Exploring the role of objects in the transformation of logics: a practice perspective
Author's abstract. This article aims to examine the role of objects in the transformation of logics (Thornton & Ocasio, 2008) at the practice level. In particular, it explores how financial actors use, transform and are constrained by their ‘market devices' : - defined as a range of instruments, models and tools used by financial markets (Callon, Millo, & Muniesa, 2007) ; – when aiming to (re)design their logics and practices towards more sustainability. It develops a theoretical model based on ever expanding, institutional theory by combining it with practice theories. In particular, the article argues that actors transform their practices, logics and objects, by transforming an epistemic object through a collective inquiry. Empirical support is drawn from a three-year ethnography study of a French asset management company that attempted to (re)design its equity investment process, following new demands for Socially Responsible Investment (SRI). Research methods combine participative observation, semi-structured interviews and documentary evidence. Theoretical and methodological contributions are outlined for both institutional and practice theories.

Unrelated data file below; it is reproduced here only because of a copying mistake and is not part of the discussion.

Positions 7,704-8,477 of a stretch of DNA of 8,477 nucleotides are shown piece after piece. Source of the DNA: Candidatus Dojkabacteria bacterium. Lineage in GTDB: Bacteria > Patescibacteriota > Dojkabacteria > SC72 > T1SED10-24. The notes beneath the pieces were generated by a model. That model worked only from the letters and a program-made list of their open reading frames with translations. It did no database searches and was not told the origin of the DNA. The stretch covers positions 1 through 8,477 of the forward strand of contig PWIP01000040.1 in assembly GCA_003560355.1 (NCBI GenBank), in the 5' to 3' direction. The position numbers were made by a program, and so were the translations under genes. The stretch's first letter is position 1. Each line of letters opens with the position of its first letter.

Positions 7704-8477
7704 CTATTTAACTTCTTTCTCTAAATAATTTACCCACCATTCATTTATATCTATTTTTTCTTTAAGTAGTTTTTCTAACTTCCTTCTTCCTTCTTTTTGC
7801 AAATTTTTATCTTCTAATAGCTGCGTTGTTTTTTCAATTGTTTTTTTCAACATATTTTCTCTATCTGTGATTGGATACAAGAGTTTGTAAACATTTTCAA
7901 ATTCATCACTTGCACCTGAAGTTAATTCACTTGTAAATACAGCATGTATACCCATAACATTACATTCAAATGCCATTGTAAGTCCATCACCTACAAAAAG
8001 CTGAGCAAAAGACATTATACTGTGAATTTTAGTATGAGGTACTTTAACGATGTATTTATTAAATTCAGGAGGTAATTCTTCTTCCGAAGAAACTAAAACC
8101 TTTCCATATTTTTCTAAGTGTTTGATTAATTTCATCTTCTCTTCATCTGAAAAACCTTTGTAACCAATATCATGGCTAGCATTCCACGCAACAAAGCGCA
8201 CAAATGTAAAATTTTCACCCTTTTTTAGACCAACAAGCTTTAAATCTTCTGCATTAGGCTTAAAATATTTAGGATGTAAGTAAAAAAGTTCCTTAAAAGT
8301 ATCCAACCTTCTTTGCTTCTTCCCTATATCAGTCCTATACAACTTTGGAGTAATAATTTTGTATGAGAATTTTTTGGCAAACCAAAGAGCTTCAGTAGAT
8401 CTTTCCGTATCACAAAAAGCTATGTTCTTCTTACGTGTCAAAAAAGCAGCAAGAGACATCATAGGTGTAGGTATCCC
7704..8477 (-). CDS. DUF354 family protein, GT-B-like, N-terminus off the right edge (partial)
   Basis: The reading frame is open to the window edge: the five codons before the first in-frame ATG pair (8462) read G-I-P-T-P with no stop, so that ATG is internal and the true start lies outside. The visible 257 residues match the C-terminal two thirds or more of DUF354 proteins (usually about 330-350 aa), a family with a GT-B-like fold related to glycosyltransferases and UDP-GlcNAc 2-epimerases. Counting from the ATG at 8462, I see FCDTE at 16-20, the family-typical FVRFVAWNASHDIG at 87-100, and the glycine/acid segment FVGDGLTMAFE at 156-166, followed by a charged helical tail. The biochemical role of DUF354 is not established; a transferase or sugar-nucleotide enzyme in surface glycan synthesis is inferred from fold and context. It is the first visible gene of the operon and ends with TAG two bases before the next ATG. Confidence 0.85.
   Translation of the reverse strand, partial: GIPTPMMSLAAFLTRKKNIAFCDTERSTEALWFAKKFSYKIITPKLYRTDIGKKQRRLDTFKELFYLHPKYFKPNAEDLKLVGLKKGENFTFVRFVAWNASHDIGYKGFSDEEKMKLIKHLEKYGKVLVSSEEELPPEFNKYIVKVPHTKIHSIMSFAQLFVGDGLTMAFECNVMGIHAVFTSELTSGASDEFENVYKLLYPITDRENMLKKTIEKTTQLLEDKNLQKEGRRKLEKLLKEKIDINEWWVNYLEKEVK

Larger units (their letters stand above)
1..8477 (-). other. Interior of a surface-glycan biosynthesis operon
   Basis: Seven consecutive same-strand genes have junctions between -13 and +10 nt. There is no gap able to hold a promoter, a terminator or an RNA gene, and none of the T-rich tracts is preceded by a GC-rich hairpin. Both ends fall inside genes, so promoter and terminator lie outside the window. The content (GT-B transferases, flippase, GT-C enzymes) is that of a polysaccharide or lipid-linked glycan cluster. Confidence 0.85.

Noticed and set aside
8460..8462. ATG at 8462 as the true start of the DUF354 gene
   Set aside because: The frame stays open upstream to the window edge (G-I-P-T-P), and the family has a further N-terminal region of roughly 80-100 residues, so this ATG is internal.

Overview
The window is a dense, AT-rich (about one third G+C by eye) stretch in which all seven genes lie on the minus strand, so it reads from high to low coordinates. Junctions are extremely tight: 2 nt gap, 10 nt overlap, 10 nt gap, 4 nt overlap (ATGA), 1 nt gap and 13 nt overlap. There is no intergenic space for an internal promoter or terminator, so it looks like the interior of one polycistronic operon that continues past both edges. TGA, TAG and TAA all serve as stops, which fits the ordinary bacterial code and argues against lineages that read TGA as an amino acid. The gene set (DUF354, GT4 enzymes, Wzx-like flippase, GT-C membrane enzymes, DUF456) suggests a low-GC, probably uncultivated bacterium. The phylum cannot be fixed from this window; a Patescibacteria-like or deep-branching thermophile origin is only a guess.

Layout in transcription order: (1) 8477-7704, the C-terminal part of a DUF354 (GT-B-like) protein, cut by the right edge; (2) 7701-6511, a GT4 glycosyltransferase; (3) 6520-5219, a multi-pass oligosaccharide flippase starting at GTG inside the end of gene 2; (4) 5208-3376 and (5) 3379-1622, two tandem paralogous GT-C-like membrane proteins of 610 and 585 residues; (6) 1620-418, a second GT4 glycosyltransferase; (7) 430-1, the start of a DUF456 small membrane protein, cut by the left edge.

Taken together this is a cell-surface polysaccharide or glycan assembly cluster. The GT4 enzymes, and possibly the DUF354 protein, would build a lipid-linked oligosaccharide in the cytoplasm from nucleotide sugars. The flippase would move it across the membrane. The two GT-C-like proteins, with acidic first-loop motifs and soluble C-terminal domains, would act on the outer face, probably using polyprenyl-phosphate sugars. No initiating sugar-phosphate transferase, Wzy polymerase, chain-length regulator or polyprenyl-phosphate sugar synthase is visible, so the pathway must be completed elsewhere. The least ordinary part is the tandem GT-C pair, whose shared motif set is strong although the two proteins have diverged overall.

|Date of creation:||01 Jan 2011|
|Contact details of provider:|| Postal: HEC Paris, 78351 Jouy-en-Josas cedex, France|
Web page: http://www.hec.fr/
More information through EDIRC
References listed on IDEAS
Please report citation or reference errors to , or , if you are the registered author of the cited work, log in to your RePEc Author Service profile, click on "citations" and make appropriate adjustments.:
- Lounsbury, Michael, 2008. "Institutional rationality and practice variation: New directions in the institutional analysis of practice," Accounting, Organizations and Society, Elsevier, vol. 33(4-5), pages 349-361.
- Trevor Hopper & Maria Major, 2007. "Extending Institutional Analysis through Theoretical Triangulation: Regulation and Activity-Based Costing in Portuguese Telecommunications," European Accounting Review, Taylor & Francis Journals, vol. 16(1), pages 59-97.
- Donald MacKenzie, 2006. "An Engine, Not a Camera: How Financial Models Shape Markets," MIT Press Books, The MIT Press, edition 1, volume 1, number 0262134608, December.
When requesting a correction, please mention this item's handle: RePEc:ebg:heccah:0952. See general information about how to correct material in RePEc.
For technical questions regarding this item, or to correct its authors, title, abstract, bibliographic or download information, contact: (Sandra Dupouy)
If references are entirely missing, you can add them using this form.